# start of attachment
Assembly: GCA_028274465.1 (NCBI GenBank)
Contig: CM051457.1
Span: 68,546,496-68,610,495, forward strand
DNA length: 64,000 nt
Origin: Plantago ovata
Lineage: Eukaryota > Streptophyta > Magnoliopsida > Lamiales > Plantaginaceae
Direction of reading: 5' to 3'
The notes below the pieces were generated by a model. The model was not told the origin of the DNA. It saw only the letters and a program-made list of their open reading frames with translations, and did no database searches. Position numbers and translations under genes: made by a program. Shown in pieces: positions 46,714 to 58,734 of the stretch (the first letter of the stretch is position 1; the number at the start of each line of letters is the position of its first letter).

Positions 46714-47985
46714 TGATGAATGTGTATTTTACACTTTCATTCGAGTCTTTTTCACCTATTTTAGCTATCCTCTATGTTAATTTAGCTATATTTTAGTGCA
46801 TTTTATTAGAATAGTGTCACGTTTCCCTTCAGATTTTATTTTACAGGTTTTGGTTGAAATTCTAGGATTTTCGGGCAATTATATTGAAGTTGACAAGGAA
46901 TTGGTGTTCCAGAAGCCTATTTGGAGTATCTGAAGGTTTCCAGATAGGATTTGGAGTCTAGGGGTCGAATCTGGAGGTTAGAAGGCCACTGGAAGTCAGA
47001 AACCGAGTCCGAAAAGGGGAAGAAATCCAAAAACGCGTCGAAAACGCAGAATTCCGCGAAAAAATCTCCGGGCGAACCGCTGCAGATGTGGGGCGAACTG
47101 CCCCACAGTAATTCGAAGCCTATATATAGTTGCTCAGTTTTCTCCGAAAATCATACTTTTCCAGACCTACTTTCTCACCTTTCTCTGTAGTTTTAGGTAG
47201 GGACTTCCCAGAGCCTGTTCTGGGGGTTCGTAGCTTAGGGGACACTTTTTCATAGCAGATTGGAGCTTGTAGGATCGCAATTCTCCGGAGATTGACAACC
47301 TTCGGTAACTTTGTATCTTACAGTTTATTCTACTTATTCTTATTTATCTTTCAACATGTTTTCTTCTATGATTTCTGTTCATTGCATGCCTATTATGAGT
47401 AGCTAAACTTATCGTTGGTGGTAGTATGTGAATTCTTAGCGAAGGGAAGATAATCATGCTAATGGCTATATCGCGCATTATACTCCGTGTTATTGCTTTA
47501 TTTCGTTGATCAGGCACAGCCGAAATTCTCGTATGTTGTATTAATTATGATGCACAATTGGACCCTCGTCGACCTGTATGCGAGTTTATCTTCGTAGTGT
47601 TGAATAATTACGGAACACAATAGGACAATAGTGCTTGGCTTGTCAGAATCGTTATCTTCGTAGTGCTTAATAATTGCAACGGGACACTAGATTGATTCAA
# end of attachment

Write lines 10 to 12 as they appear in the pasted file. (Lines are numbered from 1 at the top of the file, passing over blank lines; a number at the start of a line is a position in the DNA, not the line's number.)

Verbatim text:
46714 TGATGAATGTGTATTTTACACTTTCATTCGAGTCTTTTTCACCTATTTTAGCTATCCTCTATGTTAATTTAGCTATATTTTAGTGCA
46801 TTTTATTAGAATAGTGTCACGTTTCCCTTCAGATTTTATTTTACAGGTTTTGGTTGAAATTCTAGGATTTTCGGGCAATTATATTGAAGTTGACAAGGAA
46901 TTGGTGTTCCAGAAGCCTATTTGGAGTATCTGAAGGTTTCCAGATAGGATTTGGAGTCTAGGGGTCGAATCTGGAGGTTAGAAGGCCACTGGAAGTCAGA